The reality in Punjab is that the state’s drug system is being funded and propelled by politicians, cops and bureaucrats. Most of the kingpins in Punjab’s legislative assembly too are part and parcel of the game. The cops well, they definitely do sell in some of the stuff that they seize for some quick money and the bureaucrats go hands in gloves. Let’s conveniently stress here that if there is anything which you get easy in Punjab then it definitely is drugs. Another factor which has encouraged the drug menace is glamorization of Hindi and Punjabi songs of the ilk of Honey Singh and lyrics which talk about chitta. They make the substance abuse sound something which is macho and glamorous.
Talking about rough figures Punjab consumes drugs worth 7500 crore in a year which brings it to drugs worth 20 crore being taken in daily in the state. Around 8-10 percent of Punjab’s population is addicted to drugs out of which 70 percent of the addicted lot is 18-35 years of age.
We take you on a drive through the drug nexus in Punjab.
We get talking to 35 year old entrepreneur based in Ludhiana, he is a drug addict, he took to taking drugs around 3 years back, sharing his story, he says, “drugs are easy to find, I got introduced to them in parties where initially these were mixed in my drinks by my friends and given to me. In the hi-end circle of the people of Punjab not just men but even women partake of drugs of all kinds. It is a regular in our society. We have fixed dealers who give us lump sum on discounted rates because we are regulars. We inhale them during parties and many a times also inject it directly for an instant high.” Well, how about getting it, well that’s easy.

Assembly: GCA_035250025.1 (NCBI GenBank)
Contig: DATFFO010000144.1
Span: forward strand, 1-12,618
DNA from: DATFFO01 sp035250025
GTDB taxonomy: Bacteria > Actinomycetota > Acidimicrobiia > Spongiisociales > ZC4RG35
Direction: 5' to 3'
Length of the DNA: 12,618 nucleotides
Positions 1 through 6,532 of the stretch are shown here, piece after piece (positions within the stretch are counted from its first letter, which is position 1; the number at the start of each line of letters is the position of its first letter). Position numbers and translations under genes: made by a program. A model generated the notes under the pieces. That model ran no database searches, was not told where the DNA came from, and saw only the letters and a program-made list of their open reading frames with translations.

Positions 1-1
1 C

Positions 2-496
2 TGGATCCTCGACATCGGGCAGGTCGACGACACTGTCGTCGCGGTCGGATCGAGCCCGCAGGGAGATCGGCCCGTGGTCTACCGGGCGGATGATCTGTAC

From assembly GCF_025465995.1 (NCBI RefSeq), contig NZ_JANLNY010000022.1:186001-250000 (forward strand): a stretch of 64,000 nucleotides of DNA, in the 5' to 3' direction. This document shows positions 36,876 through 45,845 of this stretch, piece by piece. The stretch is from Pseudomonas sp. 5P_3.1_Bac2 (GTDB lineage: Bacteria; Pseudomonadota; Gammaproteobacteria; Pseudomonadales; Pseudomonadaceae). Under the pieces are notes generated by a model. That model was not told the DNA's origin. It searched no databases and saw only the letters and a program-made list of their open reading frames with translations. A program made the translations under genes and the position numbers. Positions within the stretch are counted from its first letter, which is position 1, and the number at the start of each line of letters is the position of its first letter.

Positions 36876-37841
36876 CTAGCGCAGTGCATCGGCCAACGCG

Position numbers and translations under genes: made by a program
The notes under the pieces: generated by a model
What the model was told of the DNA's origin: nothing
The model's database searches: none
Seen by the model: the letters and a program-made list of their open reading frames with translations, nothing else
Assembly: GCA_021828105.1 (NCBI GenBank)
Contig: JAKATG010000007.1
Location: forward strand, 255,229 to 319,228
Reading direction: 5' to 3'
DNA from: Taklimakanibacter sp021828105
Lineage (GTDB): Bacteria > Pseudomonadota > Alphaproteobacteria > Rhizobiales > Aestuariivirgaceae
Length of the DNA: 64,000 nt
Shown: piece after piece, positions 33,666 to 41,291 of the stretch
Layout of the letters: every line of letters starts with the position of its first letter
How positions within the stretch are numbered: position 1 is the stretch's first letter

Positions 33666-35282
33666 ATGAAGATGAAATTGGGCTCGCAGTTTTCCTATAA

We get talking to a drug dealer based in Amritsar and he stresses that drugs in Punjab are the most easy to sell, “we have customers for everything right from heroine , cocaine to marijuana. Cocaine is the most expensive one, it is a crystalline powder like substance which numbs the tongue when taken. Heroine is also hard selling here, it is white and sometimes brown in color. Heroine basically effect ones respiratory system. This is basically bitter in taste. I have customers from as young as 14 years to about 45 years till age” These drugs sell at high rates and people of all kinds approach this man to get their daily dose, “I have youngsters bringing in not just cash but at time jewelry bits because they are desperate for their packet of drug. I sometimes feel that dealers like us have destroyed one entire generation in the state. But then if not me it is someone else. Everyone right from the politicians to the cops are involved. The nexus is stretched far and wide. So if things have to improve its needs a lot of work and conscience cleaning is required.”
Anmol Kapoor, a 22 year old student from a leading university in the state shares, “when I joined hostel, I was shocked to see that most of the boys here have drugs. Afeem is common, that they start having in the morning only. I am talking of drugs like heroine and cocaine. They inhale, inject and orally take it. Some like to mix it with coke.